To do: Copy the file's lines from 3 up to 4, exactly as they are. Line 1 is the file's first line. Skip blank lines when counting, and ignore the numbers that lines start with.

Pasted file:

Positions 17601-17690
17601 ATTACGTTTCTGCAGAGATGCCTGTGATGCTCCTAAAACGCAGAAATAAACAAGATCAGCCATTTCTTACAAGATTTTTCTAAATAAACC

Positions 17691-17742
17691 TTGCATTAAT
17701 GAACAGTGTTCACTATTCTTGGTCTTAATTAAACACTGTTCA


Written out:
Positions 17691-17742
17691 TTGCATTAAT